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The Crystallization of Raw Honey

The Crystallization of Raw Honey

“Help! my honey has turned into sugar!” We receive customer messages of this nature from time to time. A sincere concern, and sometimes bewilderment, over a natural characteristic of raw honey. While we address the issue in our FAQ, I’ve wanted to more proactively delve into the subject for some time.

From the hive, the various types of Greek honey that we carry have different consistencies. While all are relatively thick, some begin their journey thicker than others. And over time, they all increasingly thicken and develop a more crystallized texture. This natural change in consistency does not impact the flavor or quality of the honey in any way.

Okay, but why does crystallization happen in the first place?

Scientifically speaking, it is a function of the dissolved sugars in the honey converting to an undissolved state. And the rate at which that process occurs is determined primarily by the ratio of fructose to glucose. Honey with a higher fructose ratio will crystallize more slowly. Conversely, honey with a higher glucose ratio will crystallize faster.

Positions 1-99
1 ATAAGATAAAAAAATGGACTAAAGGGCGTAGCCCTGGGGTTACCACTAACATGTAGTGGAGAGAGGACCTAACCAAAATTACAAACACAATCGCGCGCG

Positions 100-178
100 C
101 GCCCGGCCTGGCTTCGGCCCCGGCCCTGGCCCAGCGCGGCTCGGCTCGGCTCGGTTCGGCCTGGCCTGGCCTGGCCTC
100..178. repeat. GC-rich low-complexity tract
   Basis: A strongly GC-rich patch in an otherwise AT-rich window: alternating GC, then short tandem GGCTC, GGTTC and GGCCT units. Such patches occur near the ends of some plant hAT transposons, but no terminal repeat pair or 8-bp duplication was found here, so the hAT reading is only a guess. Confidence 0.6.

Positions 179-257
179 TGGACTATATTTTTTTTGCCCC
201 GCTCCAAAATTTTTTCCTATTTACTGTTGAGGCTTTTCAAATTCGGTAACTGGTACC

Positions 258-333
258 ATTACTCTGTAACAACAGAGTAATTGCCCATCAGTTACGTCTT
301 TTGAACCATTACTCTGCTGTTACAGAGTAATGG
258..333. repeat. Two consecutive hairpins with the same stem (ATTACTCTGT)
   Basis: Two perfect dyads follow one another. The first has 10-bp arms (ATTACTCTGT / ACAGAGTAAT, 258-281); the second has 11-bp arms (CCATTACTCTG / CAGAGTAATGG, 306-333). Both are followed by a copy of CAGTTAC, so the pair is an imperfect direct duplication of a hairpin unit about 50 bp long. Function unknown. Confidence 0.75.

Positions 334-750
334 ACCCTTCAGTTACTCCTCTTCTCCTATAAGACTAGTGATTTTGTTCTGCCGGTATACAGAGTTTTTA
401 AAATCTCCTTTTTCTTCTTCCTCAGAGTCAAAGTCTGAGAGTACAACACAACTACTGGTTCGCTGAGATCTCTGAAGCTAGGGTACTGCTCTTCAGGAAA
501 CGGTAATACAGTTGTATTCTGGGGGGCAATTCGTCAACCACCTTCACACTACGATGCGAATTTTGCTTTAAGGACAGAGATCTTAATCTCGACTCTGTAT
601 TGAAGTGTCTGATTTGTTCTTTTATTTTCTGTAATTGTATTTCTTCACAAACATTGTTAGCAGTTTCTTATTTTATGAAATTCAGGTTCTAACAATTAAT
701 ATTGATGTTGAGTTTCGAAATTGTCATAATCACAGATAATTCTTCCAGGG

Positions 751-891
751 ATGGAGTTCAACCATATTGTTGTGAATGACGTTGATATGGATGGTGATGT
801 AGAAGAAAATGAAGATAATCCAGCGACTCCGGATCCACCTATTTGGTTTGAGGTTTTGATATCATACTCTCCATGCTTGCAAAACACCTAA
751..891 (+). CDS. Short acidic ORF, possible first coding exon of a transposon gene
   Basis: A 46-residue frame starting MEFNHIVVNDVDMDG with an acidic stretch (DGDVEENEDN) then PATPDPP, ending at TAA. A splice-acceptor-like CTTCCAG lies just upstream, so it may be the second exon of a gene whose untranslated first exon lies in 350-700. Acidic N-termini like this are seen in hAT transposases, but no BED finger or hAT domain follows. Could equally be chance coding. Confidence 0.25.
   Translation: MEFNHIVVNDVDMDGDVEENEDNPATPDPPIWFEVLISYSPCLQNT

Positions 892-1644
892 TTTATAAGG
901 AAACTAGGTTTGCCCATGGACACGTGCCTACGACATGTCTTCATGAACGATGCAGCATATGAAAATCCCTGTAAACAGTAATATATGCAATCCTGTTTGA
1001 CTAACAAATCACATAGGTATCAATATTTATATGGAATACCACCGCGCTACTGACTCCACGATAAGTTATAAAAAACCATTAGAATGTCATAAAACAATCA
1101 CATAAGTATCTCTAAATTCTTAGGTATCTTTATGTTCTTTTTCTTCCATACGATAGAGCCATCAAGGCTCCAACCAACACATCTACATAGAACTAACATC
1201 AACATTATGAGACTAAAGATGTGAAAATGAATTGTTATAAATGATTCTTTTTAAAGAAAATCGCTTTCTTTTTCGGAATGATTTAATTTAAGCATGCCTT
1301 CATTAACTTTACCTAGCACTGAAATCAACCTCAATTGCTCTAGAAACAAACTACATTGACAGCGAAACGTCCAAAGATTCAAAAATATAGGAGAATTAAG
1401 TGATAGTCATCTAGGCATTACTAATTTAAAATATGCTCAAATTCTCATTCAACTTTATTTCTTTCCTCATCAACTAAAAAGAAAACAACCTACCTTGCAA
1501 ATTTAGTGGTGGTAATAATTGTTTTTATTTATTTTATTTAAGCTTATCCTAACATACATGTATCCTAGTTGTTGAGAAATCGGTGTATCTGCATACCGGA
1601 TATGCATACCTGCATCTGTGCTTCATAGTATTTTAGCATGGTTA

Another factor that affects crystallization is the amount of pollen in the honey. Unfiltered honey will crystalize sooner than honey filtered of its pollen content. There are many reasons why honey should never be filtered, and that will be a separate blog post, but needless to say, we never filter our honey!

Storage temperature also plays a role in the rate of crystallization. Warmer storage temperatures will help prolong the fluid state of the honey. However, it is best to avoid prolonged exposure to warm temperatures, which can degrade the quality of the honey. We store our honey in a relatively cool warehouse.

The various types of Greek honey we carry will crystallize at different rates. The Ikaria Anama honey crystallizes within weeks of harvest. The process happens so fast that it is a race to get it into the jars before it becomes solid. The other types of floral honey that we carry, thyme, pine/wildflower, oak and orange blossom, crystallize within six to eighteen months of harvest. And our pine and fir are very slow to crystallize, often taking years.

Some customers prefer the thicker spreadable characteristics of honey that has begun to solidify as it is easier to use with bread or cheese and can be less messy.

But for those who prefer it to be pourable, a simple water bath will help return it to a more fluid state. Simply place the jar in a container of warm water and occasionally stir, replacing the water as needed if it becomes cool. Be careful to prevent any water from splashing into the jar.

In summary, high-quality raw honey that has not been processed will eventually crystalize. It is an entirely natural process that confirms the authenticity of the honey and in no way affects its quality or flavor.

At Klio, we are committed to delivering the world’s best honey from the pristine mountains of Greece to your table in its most natural form. Completely unprocessed, never heated, and never filtered.

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